Since Brandon Johnson was elected mayor of Chicago, crime has soared in the Windy City. In June, for example, the local outlet Wire Points noted that statistics showed “almost all major crimes grew during the mayor’s first month (May 15, 2023 – June 11, 2023), with the total crime count growing 38% vs. the same month last year.
Aggravated batteries were up 17% and burglaries increased 12%. Criminal sexual assaults were up 5%. Car thefts continued their out-of-control spiral, up 153%. Even shootings were up 12%.
Johnson set a tone of lawlessness even before he became mayor. He has a long record of defund-the-police and soft-on-crime statements that he continued to build on as Chicago’s mayor elect.
His ‘silly kids’ comment in late April after a teen takeover of Chicago’s downtown only enabled even more youth crime.
The problem is those ‘silly’ kids are increasingly the victims of Chicago’s violence. During Johnson’s first month in office, nine youths aged 19 and younger were murdered. One year ago, during the same month, it was ‘just’ four.”
The rise in crime over the past few years has had predictable results, including the loss of businesses including grocery stores. Rather than make hard decisions and keep people safe, however, Mayor Johnson, a devoted leftwinger, has a better plan: city-owned grocery stores.
Liberals will apparently propose anything but funding police these days.
Johnson announced last week that his administration would partner with the nonprofit advocacy group Economic Security Project to put stores in underserved areas of the city — a proposal Republicans called something out of “Soviet-style central planning,“ according to The New York Post.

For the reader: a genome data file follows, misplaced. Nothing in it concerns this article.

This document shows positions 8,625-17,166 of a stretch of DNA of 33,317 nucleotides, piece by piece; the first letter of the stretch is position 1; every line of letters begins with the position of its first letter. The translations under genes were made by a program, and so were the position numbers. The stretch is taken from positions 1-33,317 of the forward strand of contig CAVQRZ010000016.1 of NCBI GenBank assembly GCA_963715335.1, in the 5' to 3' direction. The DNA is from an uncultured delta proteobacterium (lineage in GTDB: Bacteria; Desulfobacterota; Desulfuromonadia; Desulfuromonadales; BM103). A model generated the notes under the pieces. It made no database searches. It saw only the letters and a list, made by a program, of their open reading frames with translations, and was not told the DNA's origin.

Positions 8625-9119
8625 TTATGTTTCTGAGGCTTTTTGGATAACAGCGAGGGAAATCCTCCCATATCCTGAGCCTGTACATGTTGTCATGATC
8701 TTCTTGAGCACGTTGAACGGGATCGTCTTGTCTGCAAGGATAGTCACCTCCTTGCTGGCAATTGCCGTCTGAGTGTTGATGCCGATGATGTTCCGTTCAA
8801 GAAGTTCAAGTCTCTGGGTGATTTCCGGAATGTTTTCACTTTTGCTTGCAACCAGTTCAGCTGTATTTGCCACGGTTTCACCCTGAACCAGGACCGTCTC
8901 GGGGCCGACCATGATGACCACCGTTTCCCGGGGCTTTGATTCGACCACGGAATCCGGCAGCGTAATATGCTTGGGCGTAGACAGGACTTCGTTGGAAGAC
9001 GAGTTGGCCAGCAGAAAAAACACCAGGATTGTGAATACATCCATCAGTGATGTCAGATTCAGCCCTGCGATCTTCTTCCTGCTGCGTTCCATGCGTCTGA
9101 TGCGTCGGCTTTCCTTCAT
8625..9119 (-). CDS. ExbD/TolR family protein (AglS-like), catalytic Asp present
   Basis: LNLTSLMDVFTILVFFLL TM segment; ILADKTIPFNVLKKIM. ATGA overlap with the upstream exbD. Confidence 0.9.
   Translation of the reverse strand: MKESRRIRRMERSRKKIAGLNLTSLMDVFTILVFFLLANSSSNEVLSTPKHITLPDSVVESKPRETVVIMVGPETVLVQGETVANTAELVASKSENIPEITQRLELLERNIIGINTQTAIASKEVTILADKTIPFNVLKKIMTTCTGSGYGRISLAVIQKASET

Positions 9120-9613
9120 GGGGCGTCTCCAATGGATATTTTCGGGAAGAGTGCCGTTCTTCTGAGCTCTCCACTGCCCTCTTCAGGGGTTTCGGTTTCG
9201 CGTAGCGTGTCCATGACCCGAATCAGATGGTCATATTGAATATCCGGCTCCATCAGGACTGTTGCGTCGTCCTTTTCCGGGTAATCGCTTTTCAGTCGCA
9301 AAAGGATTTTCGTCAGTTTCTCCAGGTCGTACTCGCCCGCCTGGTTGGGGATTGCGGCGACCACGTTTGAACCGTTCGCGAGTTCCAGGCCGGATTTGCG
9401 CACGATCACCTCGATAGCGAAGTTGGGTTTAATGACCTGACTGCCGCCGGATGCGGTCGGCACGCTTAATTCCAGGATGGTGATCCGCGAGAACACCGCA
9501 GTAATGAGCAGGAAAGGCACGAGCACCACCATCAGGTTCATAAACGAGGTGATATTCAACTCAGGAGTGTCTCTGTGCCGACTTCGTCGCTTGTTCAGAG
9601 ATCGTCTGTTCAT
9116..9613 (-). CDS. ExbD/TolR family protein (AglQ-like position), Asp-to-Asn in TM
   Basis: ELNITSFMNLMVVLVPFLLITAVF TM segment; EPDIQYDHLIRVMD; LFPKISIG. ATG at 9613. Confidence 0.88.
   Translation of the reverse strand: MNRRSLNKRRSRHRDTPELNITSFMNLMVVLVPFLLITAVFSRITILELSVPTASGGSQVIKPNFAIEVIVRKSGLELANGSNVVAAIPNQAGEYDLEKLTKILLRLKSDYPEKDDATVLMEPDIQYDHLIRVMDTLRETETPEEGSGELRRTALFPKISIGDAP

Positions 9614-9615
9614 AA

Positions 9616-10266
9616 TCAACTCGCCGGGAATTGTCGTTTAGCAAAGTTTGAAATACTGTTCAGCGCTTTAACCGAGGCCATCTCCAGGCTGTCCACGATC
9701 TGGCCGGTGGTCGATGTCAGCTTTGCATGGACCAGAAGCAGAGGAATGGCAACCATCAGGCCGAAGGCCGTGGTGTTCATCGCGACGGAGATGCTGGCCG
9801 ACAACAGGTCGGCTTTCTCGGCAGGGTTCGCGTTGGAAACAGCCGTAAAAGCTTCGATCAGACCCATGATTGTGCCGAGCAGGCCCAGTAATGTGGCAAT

The city is working with Economic Security Project, a national non-profit organization, on a feasibility study to create a roadmap toward opening the store. At least six grocery stores, including four Walmart locations, have closed on Chicago’s South and West sides over the past two years, the city said.
“All Chicagoans deserve to live near convenient, accordable, healthy grocery options,” Johnson said in a statement. “We know access to grocery stores is already a challenge for many residents, especially on the South and West sides … I am proud to work alongside partners to take this step in envisioning what a municipally owned grocery store in Chicago could look like.”
Last month, Illinois Gov. JB Pritzker signed the Illinois Grocery Initiative, freeing up $20 million to invest in food deserts across the state by opening or expanding grocery stores in underserved rural towns and urban neighborhoods.
If the mayor’s plan proceeds, it would be the first time Chicago has owned a grocery store.
Last year, the city awarded a $13.5 million community investment grant to Save A Lot operator Yellow Banana to refurbish and reopen grocery stores on Chicago’s South and West sides.
The Post noted that “four other Chicago Walmarts are still open, which the chain said in a statement ‘continue to face the same business difficulties, but we think this decision gives us the best chance to help keep them open and serving the community.’
When The Post reached out to Walmart for comment, a company spokesperson pointed to the April press release, which said ‘that collectively our Chicago stores have not been profitable since we opened the first one nearly 17 years ago.’
Last November, Whole Foods closed in Englewood after six years in the South Side lot — one year before Whole Foods’ seven-year lease was up with its landlord, DL3 Realty.”
There is no reason to believe that grocery stores owned by one of the worst-run cities in the country will be effective. As The National Review noted, “Now, no doubt Chicago’s city-run grocery stores would have the same service, efficiency, and quality that Chicago residents have come to expect from the local government of a city ranked 149th in its financial stability, 67th in its education system, 71st in its health-care system, 80th in its public safety, 129th in the quality of its economy, or, credit where it’s due, 37th in its infrastructure and pollution. (That’s out of 149 U.S. cities.)”